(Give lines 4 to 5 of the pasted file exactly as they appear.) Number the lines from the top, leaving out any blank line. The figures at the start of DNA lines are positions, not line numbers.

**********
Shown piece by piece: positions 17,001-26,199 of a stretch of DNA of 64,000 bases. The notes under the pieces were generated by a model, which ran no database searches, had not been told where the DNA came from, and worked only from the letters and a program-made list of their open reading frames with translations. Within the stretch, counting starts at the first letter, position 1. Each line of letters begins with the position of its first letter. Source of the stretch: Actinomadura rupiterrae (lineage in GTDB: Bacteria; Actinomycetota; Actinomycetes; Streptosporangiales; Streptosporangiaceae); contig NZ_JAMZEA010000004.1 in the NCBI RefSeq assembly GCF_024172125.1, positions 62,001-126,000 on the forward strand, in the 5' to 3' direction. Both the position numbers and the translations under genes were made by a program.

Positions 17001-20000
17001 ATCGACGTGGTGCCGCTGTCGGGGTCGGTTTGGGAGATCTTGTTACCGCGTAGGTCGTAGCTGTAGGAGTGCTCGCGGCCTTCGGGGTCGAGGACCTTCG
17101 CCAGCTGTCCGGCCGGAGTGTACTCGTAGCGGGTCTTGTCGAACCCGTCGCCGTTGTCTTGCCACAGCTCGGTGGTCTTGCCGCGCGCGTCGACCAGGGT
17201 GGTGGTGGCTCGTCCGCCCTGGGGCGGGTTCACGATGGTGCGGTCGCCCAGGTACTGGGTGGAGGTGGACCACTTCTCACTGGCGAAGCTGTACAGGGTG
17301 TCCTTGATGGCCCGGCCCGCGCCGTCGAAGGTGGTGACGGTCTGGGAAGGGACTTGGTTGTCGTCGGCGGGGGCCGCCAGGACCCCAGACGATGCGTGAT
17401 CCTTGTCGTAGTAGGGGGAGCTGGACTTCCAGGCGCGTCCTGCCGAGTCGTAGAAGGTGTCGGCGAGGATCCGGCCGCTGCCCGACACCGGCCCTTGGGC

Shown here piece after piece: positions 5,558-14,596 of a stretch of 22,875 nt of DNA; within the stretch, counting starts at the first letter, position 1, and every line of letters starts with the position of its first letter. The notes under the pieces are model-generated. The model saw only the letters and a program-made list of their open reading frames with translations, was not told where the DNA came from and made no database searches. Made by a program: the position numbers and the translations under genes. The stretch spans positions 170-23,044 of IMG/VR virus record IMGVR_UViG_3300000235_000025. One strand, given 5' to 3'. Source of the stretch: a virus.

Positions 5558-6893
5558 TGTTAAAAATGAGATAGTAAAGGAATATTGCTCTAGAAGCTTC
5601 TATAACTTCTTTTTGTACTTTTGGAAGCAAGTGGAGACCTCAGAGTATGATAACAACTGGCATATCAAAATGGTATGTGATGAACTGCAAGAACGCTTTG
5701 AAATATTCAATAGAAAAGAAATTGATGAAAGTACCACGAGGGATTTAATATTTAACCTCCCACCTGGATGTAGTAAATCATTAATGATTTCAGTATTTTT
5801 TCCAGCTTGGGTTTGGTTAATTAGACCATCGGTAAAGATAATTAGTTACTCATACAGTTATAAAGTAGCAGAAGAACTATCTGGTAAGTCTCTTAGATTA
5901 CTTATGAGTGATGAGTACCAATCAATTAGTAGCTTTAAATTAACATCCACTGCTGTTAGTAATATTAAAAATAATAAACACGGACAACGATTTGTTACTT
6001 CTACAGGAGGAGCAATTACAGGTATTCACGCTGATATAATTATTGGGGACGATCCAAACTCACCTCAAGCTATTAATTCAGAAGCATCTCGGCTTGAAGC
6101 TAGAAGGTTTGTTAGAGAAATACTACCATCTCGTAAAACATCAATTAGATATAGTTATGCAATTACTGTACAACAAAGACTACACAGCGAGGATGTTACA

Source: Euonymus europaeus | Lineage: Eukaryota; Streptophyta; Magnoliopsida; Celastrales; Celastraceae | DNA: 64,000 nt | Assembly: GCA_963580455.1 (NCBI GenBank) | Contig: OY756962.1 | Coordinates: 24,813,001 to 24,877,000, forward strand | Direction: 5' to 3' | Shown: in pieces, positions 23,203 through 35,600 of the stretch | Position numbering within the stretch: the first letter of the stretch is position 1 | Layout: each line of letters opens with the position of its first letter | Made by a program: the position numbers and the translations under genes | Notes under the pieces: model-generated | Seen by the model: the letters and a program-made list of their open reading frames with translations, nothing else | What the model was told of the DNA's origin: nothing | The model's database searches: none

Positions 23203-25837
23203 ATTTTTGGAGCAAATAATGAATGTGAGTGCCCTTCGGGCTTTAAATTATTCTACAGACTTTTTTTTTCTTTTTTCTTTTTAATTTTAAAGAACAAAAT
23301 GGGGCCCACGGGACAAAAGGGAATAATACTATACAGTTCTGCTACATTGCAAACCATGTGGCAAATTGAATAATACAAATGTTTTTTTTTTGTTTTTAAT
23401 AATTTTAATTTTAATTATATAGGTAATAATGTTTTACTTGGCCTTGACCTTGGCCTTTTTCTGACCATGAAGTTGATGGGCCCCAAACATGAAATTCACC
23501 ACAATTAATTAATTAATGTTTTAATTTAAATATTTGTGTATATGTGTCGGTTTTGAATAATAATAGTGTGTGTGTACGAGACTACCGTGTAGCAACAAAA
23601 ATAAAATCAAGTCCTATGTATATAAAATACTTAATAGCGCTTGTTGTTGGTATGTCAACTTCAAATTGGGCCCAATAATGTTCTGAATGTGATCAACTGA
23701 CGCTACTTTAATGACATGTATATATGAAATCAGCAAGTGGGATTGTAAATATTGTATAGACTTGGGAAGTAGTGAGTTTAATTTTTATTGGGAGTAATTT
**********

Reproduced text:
17101 CCAGCTGTCCGGCCGGAGTGTACTCGTAGCGGGTCTTGTCGAACCCGTCGCCGTTGTCTTGCCACAGCTCGGTGGTCTTGCCGCGCGCGTCGACCAGGGT
17201 GGTGGTGGCTCGTCCGCCCTGGGGCGGGTTCACGATGGTGCGGTCGCCCAGGTACTGGGTGGAGGTGGACCACTTCTCACTGGCGAAGCTGTACAGGGTG